Methotrexate for IBD
Points to remember
- Methotrexate is an effective medication used to treat inflammatory bowel disease (IBD) and is generally taken once a week.
- Regular blood test monitoring ensures side effects can be detected and addressed promptly.
- Methotrexate can increase the risk of spontaneous abortion and birth defects when taken by women. Please discuss any plans for pregnancy, or fathering a pregnancy, if you plan to start or are on methotrexate.
- Methotrexate is a slow acting medication and it may take one to three months to start working.
- Methotrexate is sometimes used by itself and sometimes used with other medications to increase its effectiveness.
- Methotrexate is taken as a single dose, once a week, on the same day each week either as a tablet or injection.
- Folic acid (vitamin B9) may also be prescribed to you to reduce possible side effects caused by methotrexate.
- Side effects from methotrexate may include nausea, vomiting, loss of appetite, fatigue, mouth ulcers and rashes.
Why have I been prescribed methotrexate and how does it work?
Methotrexate is a medication that is used to treat IBD (which includes Crohn’s disease and ulcerative colitis). The immune system is important for fighting infections but in IBD, there is an imbalance in the immune system. This imbalance can cause inflammation and damage to the bowel. Methotrexate reduces and controls inflammation in your bowel by dampening down the immune system. It may help to reduce the need for steroid medication. If you respond well to methotrexate you should be able to keep taking it for some years. It can also be used in combination with other IBD medications to improve overall effectiveness of your treatment. In general, methotrexate is slow acting. It may take 1-3 months before you start noticing benefits.
At much higher doses than those used in IBD, methotrexate can be used to treat some types of cancer.
What checks do I need to have before starting methotrexate?
Some patients with kidney, liver, lung or bone marrow problems, may not be able to take methotrexate, so before you start treatment, the IBD team will request blood tests including your kidney function, full blood count and liver function.
You will also be screened to check you are up to date with your vaccinations and for certain infections before starting treatment.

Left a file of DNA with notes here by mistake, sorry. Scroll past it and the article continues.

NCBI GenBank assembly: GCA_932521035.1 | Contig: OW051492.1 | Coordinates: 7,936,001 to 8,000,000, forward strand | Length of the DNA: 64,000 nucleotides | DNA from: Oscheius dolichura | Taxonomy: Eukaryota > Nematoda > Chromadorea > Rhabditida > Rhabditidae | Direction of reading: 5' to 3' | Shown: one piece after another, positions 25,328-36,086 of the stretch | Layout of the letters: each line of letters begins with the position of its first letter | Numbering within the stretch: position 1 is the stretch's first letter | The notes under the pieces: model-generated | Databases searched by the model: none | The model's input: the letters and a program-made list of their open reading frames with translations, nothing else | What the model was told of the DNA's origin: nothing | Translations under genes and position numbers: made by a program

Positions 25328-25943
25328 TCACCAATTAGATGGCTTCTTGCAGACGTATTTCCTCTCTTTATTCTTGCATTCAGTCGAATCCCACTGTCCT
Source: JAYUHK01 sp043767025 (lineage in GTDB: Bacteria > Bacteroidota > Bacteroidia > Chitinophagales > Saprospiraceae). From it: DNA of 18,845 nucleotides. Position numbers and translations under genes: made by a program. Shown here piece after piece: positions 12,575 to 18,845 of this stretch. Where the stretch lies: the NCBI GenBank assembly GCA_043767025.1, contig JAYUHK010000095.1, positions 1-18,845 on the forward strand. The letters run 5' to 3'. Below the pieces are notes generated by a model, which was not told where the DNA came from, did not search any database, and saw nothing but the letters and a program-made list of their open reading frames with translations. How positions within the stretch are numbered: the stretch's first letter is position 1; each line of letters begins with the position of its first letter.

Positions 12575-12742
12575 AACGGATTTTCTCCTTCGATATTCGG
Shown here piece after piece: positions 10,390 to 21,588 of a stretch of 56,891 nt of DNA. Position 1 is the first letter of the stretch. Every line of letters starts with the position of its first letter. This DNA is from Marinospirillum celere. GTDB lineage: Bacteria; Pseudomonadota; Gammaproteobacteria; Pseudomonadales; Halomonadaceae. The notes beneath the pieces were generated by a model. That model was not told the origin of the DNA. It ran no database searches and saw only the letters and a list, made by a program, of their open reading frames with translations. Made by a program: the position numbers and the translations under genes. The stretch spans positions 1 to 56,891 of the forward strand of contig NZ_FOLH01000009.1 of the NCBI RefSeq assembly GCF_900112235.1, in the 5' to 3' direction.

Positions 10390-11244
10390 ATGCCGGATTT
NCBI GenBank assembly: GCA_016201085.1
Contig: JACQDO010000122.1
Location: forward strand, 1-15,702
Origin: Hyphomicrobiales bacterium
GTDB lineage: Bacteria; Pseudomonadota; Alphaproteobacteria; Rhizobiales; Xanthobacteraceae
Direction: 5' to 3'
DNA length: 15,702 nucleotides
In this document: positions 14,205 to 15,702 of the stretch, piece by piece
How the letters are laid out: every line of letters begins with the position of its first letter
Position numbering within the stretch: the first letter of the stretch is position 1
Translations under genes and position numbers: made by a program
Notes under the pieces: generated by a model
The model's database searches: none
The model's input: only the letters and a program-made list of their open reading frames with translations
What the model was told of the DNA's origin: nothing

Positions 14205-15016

Methotrexate can interact with some medications. Therefore, the IBD team will ask you about any other regular medications, vitamins, herbal supplements, antibiotics or over the counter medications, to make sure they are safe to take together.
How do I take methotrexate?
Methotrexate is taken as a single dose, ONCE A WEEK, on the same day each week. It may occasionally be prescribed by your doctor to be taken as a split-dose twice a week, but never more often.
If you forget to take your methotrexate on your normal day, you can take it 1-2 days later. You should not take your methotrexate 3 or more days late. Just take your regular dose on the usual day next week. DO NOT double up the dose. Contact your IBD team if unsure.
There are two different forms of methotrexate, tablet or syringe.
The tablets should be swallowed with a full glass of water, after food. Do not crush or chew them. Methotrexate tablets come in 2 different strengths, 2.5 mg and 10 mg. It is important that you check your dose of methotrexate and the strength of tablets supplied.
Subcutaneous (under the skin) injection
Oral absorption of methotrexate can, in some people, be unpredictable or not well tolerated, so many doctors will prescribe subcutaneous methotrexate. A subcutaneous injection is an injection into the fat, usually on the abdomen or thigh. Your IBD team will train you on how to handle and inject the methotrexate, or you may elect to have your injections administered once a week by your GP. Prefilled syringes of methotrexate are also available.
Why have I also been prescribed folic acid?